Latin America & Caribbean

Cuba | Lift travel ban and restrictions placed on child rights defender

Just last week, child rights advocate Dora L Mesa’s planned travel out of Cuba to attend the pre-session associated with the United Nations Universal Periodic Review of Cuba was halted due to a travel ban imposed on her. This is not the first time Mesa has been restricted from travelling on account of her human rights work. We urge the government of Cuba to stop restricting the legitimate work of human rights defenders.

Dora L Mesa, Executive Director of Asociación Cubana para el Desarrollo de la Educación Infantil (ACDEI, Cuban Association for the Development of Education), works for the promotion and protection of the rights of children. She is no stranger to the risks involved in undertaking human rights work in Cuba, but last week’s events indicate that the situation is worsening. 

In February 2018, the Cuban government prevented Mesa from travelling to Colombia where she had been invited to participate in the 167th Session of the Inter-American Commission on Human Rights; the session addressed the general situation of human rights in Cuba. 

This time, Mesa was blocked from travelling to Geneva to participate in preparatory meetings for the Universal Periodic Review (UPR) of Cuba on 8 April 2018. The purpose of her trip was to propose recommendations on children’s rights for States to make to Cuba as part of its UPR – a peer review process during which a country’s entire human rights situation is assessed by other countries. Mesa found out she was banned from leaving the country at the passport office not long before she planned to travel.  Mesa was one of two defenders from Cuba blocked from travelling to Geneva for the UPR pre-session meetings.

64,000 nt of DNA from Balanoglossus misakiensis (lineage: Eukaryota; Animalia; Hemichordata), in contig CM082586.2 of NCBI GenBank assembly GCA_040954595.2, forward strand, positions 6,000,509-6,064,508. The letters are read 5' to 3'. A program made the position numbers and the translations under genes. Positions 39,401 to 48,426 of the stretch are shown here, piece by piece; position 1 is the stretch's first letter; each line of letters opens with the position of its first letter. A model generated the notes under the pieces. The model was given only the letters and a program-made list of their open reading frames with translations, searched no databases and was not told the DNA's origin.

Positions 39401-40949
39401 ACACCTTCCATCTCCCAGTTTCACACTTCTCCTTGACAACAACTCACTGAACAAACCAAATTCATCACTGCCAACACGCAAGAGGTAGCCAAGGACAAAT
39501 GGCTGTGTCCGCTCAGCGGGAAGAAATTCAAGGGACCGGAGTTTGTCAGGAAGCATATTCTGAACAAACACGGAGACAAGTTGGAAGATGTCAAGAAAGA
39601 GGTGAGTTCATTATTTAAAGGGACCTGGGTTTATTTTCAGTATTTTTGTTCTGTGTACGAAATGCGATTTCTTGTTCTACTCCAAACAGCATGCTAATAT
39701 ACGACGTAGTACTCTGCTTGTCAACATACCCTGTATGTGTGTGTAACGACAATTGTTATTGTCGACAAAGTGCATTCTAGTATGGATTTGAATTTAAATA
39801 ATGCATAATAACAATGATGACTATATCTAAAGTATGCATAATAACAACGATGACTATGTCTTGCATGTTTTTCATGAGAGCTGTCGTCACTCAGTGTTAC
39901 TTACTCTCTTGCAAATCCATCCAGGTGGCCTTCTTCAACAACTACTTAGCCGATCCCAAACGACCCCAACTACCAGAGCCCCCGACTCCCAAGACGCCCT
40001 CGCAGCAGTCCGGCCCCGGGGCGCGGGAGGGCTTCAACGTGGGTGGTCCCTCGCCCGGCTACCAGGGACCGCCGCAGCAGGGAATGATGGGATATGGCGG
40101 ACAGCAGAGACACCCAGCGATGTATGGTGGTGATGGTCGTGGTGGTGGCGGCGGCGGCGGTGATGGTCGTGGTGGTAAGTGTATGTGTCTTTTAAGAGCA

“We urge the government of Cuba to refrain from restricting the legitimate work of human rights defenders”, said ISHR’s Tess McEvoy. “This is the second time Dora Mesa – one of many defenders facing restrictions in Cuba – has been stopped from communicating with a regional or international human rights process. In addition, Mesa has been intimidated and harassed to the point where she is afraid to leave her house and cannot move freely within Havana”. 

Mesa believes the travel ban was imposed as a reprisal for her previous engagement with international and regional human rights mechanisms. She has previously engaged with the Inter-American Commission on Human Rights, the UPR, the UN Committee on the Rights of the Child, and the UN Committee on Enforced Disappearances. 

During the pre-session, a number of Government representatives made statements condemning these cases of reprisal. “We commend those States that spoke out about reprisals during the pre-session”, said ISHR’s Madeleine Sinclair. “It is not only Cuba that needs to act. Both the UN itself and the international community need to address these cases. By staying silent, States and UN bodies condone clear violations of human rights perpetrated by States”, Sinclair added. 

Contact: Tess McEvoy, [email protected]; Madeleine Sinclair, [email protected]

Photo: Adam Jones


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